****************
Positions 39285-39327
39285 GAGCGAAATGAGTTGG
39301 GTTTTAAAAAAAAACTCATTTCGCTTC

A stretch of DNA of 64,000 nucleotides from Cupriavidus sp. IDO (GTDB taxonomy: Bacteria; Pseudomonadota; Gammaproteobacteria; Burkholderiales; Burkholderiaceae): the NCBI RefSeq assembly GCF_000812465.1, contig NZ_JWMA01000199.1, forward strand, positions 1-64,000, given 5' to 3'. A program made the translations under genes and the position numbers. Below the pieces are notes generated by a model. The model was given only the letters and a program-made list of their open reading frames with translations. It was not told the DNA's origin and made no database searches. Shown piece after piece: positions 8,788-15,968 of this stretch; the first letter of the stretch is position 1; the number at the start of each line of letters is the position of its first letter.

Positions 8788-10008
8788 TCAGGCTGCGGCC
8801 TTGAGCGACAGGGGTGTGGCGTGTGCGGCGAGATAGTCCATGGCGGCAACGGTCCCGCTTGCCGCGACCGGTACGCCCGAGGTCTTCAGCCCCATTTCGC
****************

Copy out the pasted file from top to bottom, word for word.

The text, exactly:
Positions 39285-39327
39285 GAGCGAAATGAGTTGG
39301 GTTTTAAAAAAAAACTCATTTCGCTTC

A stretch of DNA of 64,000 nucleotides from Cupriavidus sp. IDO (GTDB taxonomy: Bacteria; Pseudomonadota; Gammaproteobacteria; Burkholderiales; Burkholderiaceae): the NCBI RefSeq assembly GCF_000812465.1, contig NZ_JWMA01000199.1, forward strand, positions 1-64,000, given 5' to 3'. A program made the translations under genes and the position numbers. Below the pieces are notes generated by a model. The model was given only the letters and a program-made list of their open reading frames with translations. It was not told the DNA's origin and made no database searches. Shown piece after piece: positions 8,788-15,968 of this stretch; the first letter of the stretch is position 1; the number at the start of each line of letters is the position of its first letter.

Positions 8788-10008
8788 TCAGGCTGCGGCC
8801 TTGAGCGACAGGGGTGTGGCGTGTGCGGCGAGATAGTCCATGGCGGCAACGGTCCCGCTTGCCGCGACCGGTACGCCCGAGGTCTTCAGCCCCATTTCGC